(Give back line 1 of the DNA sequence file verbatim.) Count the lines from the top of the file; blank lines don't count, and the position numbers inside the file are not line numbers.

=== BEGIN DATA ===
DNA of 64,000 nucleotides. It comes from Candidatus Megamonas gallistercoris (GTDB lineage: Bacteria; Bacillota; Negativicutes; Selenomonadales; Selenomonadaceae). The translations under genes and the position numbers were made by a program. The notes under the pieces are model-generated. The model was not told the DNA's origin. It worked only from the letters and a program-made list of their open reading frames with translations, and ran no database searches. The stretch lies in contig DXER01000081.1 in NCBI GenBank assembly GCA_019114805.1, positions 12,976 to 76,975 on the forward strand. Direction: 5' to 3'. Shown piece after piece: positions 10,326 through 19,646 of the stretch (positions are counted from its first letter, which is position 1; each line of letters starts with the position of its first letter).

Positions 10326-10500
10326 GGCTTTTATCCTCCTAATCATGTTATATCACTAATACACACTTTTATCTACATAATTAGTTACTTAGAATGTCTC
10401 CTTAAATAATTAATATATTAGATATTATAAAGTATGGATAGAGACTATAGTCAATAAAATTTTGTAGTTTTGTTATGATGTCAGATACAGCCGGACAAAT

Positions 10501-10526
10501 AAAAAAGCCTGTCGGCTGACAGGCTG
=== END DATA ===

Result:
DNA of 64,000 nucleotides. It comes from Candidatus Megamonas gallistercoris (GTDB lineage: Bacteria; Bacillota; Negativicutes; Selenomonadales; Selenomonadaceae). The translations under genes and the position numbers were made by a program. The notes under the pieces are model-generated. The model was not told the DNA's origin. It worked only from the letters and a program-made list of their open reading frames with translations, and ran no database searches. The stretch lies in contig DXER01000081.1 in NCBI GenBank assembly GCA_019114805.1, positions 12,976 to 76,975 on the forward strand. Direction: 5' to 3'. Shown piece after piece: positions 10,326 through 19,646 of the stretch (positions are counted from its first letter, which is position 1; each line of letters starts with the position of its first letter).